This week U.S. Republican Senator Marsha Blackburn was one of five senators who introduced legislation that, if passed into law, would affect Internet privacy.
The bill is called the Filter Bubble Transparency Act, according to a press release from Blackburn’s office.
The bill would require large-scale Internet platforms that collect data from more than one million users and gross more than $50 million per year to provide greater transparency to consumers and allow users to view content that has not been curated as a result of a secret algorithm.
The Filter Bubble Transparency Act would also make it easier for Internet platform users to understand the potential manipulation that exists with secret algorithms and require large-scale platforms to allow those users to consume information outside of that potential manipulation zone or “filter bubble.”
“When individuals log onto a website, they are not expecting the platform to have chosen for them what information is most important,” Blackburn said in a press release. “Algorithms directly influence what content users see first, in turn shaping their worldview. This legislation would give consumers the choice to decide whether they want to use the algorithm or view content in the order it was posted.”
U.S. Senators John Thune, Republican of South Dakota; Richard Blumenthal, Democrat of Connecticut; Jerry Moran, Republican of Kansas; and Mark Warner, Democrat of Virginia; also introduced the act, according to the press release.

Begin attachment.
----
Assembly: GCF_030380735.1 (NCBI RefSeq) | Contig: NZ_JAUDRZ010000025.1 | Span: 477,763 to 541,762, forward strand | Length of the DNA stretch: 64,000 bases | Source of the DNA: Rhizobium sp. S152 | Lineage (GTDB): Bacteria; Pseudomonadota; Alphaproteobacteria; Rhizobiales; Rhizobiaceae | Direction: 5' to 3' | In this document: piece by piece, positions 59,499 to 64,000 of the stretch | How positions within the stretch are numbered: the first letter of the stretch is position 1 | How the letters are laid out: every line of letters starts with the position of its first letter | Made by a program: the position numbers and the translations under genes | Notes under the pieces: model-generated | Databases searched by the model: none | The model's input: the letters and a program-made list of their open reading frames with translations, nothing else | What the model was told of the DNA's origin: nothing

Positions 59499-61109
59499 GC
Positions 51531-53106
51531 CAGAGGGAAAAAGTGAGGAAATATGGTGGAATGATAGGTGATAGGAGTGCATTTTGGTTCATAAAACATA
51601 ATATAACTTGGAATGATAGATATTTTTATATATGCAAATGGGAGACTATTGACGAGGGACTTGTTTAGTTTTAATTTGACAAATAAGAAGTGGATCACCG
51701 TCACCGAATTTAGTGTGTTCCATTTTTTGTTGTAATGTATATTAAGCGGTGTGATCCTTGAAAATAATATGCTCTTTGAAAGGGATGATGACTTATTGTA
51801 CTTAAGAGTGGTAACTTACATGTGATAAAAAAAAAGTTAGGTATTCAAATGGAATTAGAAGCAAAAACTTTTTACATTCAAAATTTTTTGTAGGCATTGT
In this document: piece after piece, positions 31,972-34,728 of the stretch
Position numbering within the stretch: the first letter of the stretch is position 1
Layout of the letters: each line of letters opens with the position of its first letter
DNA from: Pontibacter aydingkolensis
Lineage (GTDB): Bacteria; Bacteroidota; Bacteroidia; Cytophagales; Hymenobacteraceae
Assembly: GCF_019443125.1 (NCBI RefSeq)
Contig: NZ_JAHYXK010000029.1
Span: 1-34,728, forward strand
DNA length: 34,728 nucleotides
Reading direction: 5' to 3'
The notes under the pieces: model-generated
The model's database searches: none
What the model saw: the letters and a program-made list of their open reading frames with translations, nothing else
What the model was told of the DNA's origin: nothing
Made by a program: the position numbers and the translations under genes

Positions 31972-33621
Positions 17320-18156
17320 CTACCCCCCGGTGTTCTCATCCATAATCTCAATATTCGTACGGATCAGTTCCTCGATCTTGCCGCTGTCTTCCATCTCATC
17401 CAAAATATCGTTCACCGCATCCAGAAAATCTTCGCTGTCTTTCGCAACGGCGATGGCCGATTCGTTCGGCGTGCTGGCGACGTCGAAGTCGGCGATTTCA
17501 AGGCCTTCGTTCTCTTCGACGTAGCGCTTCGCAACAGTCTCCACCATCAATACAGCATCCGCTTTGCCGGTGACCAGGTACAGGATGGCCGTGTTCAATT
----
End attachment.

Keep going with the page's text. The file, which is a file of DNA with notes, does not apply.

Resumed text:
“This legislation is about transparency and consumer control,” Thune, chairman of the Subcommittee on Communications, Technology, Innovation, and the Internet, said the press release.
“For free markets to work as effectively and as efficiently as possible, consumers need as much information as possible, including a better understanding of how internet platforms use artificial intelligence and opaque algorithms to make inferences from the reams of personal data at their fingertips that can be used to affect behavior and influence outcomes. That’s why I believe consumers should have the option to either view a platform’s opaque algorithm-generated content or its filter bubble-free content, and, at the very least, they deserve to know how large-scale internet platforms are delivering information to their users.”
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